McCarthy had a second constituency—the media. To Eisenhower it seemed that the press, at once credulous and cynical, was building up McCarthy. In a speech to newspaper publishers, he accused journalists of cheap sensationalism, of presenting “clichés and slogans” instead of facts. Walter Lippmann, the most respected columnist of the time, was indignant: How could a responsible press not report what McCarthy said? The same quandary attends the media today, as they figure out how to handle “fake news” and the president’s intemperate tweets. Now, as then, no good solution exists. Implying that actual news is synonymous with truth is bound to be erroneous: In reality, journalism is the first, not final, draft of history—provisional, revisable, susceptible to mistakes and at times falsehoods, despite the efforts of even the most scrupulous reporters. The problems don’t end there. Those who covered McCarthy’s every move inevitably became his “co-conspirators,” as one of them, Murray Kempton, later said. “In the end, I did not feel any cleaner than he was … I pretended once again now and then that McCarthy was not a serious man; but I always knew that the devil in me and the larger devil in him were very consequential figures indeed.” It is a mistake journalists repeated in 2016.

Then as now, the press could achieve only so much, and for a reason that hasn’t changed. McCarthy was a political problem, not a journalistic one—a problem that could be solved in the end only by politics, by Eisenhower himself, who fooled almost everyone in deftly outmaneuvering McCarthy. Nichols is not the first to make this argument. But his timing is good. Americans have as much to learn today from Eisenhower as his many liberal critics did in 1954.

The first lesson is that Eisenhower defeated McCarthy through stealth. His efforts began in January 1954, exactly one year into his first term. Eisenhower’s inner circle had caught McCarthy and Cohn trying to secure favors for Schine, who had been drafted into the Army. The Army’s counsel patiently assembled a dossier of Cohn’s meddlings, which was strategically leaked to a Democratic senator and also to the press. Meanwhile, Senator Ralph Flanders—a Republican, just as Eisenhower had insisted it should be—denounced McCarthy in a strong speech. McCarthy’s approval rating dropped. The Republican leadership in the Senate, boxed in, had to schedule what we now remember as the Army–McCarthy hearings, in which McCarthy was teased into loutish excess by the attorney Joseph Nye Welch while the TV cameras rolled. The villain was undone, ultimately, by methods like his own.

Nichols is right to emphasize the remarkable composure displayed by the very proficient staff that Eisenhower, widely underrated as an amateur, had assembled. They figured out that “Joe never plans a damn thing … [and] doesn’t know from one week to the next, not even from one day to the next, what he’s going to be doing,” as William Rogers, the deputy attorney general, said. “He just hits out in any direction.” Leading him into self-destructive blundering was easy enough to do, but it couldn’t be rushed.

Nichols overdoes the D-Day parallels, but Eisenhower was a model of battlefield self-control. And the military analogy seems right. Eisenhower himself equated politics with war, both zero-sum games in which “it’s win or lose,” with nothing in between, and no points won for rectitude or grand displays of valor. Our moral instincts recoil at this. We want the righteous side to win and everyone to watch the victory unfold. This was true in the 1950s, too. Even seasoned observers, well schooled in the realities of politics, kept waiting for Eisenhower to denounce McCarthy. But he refused to comment in public, blandly explaining, “I never talk personalities.”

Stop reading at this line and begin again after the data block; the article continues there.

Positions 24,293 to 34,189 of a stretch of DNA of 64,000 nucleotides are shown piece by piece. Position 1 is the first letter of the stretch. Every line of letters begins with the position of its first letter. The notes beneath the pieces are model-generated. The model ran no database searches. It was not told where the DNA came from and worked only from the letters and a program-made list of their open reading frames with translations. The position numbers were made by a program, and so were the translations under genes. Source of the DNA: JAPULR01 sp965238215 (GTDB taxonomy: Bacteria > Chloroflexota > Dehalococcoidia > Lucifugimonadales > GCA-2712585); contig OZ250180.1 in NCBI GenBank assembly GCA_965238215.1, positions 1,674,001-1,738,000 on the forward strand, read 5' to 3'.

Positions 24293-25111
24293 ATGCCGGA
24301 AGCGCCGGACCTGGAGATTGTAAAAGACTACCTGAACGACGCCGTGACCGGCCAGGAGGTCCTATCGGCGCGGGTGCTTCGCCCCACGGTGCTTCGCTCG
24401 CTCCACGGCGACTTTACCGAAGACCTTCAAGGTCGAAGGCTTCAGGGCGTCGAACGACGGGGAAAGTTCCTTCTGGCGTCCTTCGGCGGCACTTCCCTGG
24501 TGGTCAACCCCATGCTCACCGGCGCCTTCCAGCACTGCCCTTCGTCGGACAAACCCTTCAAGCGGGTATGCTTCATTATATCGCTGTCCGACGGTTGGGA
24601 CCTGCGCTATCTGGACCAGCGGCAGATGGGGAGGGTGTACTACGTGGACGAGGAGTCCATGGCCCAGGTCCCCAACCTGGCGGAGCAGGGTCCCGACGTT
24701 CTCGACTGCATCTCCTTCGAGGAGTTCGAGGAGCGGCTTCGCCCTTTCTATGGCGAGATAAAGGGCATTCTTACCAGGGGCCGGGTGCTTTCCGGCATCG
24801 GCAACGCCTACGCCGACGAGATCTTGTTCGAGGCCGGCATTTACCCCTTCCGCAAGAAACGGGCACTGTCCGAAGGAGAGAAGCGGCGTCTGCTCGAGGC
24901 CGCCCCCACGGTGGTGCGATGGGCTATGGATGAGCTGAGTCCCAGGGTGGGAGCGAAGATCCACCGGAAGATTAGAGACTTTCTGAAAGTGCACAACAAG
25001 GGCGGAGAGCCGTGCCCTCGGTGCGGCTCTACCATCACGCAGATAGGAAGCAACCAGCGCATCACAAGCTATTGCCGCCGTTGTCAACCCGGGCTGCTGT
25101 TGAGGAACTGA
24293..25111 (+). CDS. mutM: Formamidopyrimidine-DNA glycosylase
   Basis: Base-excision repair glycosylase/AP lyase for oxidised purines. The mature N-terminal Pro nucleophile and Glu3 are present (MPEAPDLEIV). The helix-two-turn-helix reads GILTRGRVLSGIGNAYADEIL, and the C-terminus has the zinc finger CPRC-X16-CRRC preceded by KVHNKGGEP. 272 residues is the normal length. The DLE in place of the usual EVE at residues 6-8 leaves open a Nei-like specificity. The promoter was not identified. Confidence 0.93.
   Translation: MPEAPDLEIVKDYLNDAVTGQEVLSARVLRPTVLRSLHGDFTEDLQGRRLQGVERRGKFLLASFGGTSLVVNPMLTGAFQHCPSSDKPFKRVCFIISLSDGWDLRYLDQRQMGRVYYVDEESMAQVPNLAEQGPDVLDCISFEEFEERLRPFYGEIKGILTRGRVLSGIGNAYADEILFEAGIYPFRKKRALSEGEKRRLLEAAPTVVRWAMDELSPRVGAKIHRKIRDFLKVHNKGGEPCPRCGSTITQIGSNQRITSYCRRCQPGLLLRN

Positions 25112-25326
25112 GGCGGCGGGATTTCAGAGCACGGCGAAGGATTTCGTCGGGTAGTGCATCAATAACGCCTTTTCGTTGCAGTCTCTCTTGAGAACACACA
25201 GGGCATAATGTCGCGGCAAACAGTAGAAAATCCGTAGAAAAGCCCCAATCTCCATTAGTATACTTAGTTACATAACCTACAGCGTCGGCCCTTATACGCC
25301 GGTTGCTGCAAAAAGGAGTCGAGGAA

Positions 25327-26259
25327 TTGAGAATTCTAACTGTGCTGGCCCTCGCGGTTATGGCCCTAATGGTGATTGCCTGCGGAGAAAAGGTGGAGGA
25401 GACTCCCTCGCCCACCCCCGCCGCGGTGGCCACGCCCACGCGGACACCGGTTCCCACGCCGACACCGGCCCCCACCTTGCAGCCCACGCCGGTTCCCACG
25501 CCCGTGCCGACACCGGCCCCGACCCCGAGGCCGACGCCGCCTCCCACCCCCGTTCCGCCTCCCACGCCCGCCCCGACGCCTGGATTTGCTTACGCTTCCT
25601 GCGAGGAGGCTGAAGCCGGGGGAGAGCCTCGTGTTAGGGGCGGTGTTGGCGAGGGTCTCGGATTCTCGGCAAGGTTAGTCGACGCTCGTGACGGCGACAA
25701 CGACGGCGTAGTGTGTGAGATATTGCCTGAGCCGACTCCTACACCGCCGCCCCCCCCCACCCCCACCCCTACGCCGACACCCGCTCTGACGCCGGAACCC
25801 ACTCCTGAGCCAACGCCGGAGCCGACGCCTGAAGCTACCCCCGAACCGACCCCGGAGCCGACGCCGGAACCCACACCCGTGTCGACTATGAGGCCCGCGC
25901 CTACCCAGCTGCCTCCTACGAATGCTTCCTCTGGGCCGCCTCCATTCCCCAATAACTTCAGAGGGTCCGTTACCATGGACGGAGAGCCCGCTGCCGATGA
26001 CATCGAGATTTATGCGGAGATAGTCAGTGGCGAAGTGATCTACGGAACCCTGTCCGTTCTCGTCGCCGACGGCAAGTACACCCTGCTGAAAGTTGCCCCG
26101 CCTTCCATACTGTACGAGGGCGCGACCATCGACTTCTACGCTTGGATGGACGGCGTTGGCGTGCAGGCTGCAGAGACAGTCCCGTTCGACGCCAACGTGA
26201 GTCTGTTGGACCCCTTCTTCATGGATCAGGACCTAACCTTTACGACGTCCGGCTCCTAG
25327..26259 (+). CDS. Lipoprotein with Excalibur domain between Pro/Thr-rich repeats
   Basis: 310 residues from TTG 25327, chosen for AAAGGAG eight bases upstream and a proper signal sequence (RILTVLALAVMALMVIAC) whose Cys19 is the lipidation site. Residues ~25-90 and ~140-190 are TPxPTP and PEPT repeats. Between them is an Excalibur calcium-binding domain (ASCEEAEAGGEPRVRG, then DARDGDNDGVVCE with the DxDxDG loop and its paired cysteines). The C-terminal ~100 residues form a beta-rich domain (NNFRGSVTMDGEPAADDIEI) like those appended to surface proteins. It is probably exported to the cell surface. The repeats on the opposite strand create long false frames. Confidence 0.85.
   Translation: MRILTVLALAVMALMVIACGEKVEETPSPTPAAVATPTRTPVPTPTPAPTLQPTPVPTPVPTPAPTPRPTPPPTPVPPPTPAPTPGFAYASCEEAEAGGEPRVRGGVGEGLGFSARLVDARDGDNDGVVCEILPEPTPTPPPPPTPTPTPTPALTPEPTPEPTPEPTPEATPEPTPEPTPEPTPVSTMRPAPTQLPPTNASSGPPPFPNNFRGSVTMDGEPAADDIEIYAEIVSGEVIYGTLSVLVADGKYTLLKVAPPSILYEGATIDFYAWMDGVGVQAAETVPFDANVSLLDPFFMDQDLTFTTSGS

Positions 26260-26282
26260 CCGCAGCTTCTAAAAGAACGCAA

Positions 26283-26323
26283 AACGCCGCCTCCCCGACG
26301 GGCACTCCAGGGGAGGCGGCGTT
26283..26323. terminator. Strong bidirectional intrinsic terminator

To those who wanted him to mount the bully pulpit in full battlefield regalia, Eisenhower seemed cowardly or even complicit, at best a “genial conciliator” (James Reston) and at worst a “yellow son of a bitch” (Joseph Alsop). It was catnip to Democrats. The Republican Party was “divided against itself, half McCarthy and half Eisenhower,” Adlai Stevenson said in a brilliant speech, raising the specter of Lincoln to taunt a president who had bought a homestead in Gettysburg. Publicly, Eisenhower laughed it off (“I say nonsense”). Privately, he had assessed McCarthy’s “demagogic skills,” Nichols notes, and shrewdly decided against “saying or doing anything that would make himself, not McCarthy, the issue.” He declined even to say McCarthy’s name, thus denying him the satisfaction of recognition. Hillary Clinton might have applied the same principle in 2016.

Eisenhower repeatedly said, and Nichols seems to agree with him, that McCarthy was nursing his own presidential hopes. This was a natural enough assumption, and many at the time shared it. But McCarthy lacked both the discipline and the ambition to run for president. His talk about a third-party campaign came late, according to David M. Oshinsky’s comprehensive biography. It was only after he was ruined in the Army hearings—and after his Senate colleagues prepared to censure him in December 1954—that McCarthy’s drink-addled thoughts raced, or stumbled, toward the presidency. McCarthy loyalists were realistic about his limitations. William F. Buckley Jr. and L. Brent Bozell, who collaborated on the best-argued defense of him, McCarthy and His Enemies, never considered him presidential material. In their view, he was doing valuable work, discrediting the middle-of-the-roader Ike, the liberal in disguise. The figure they had plans for was William Knowland, Taft’s handpicked successor as Senate majority leader.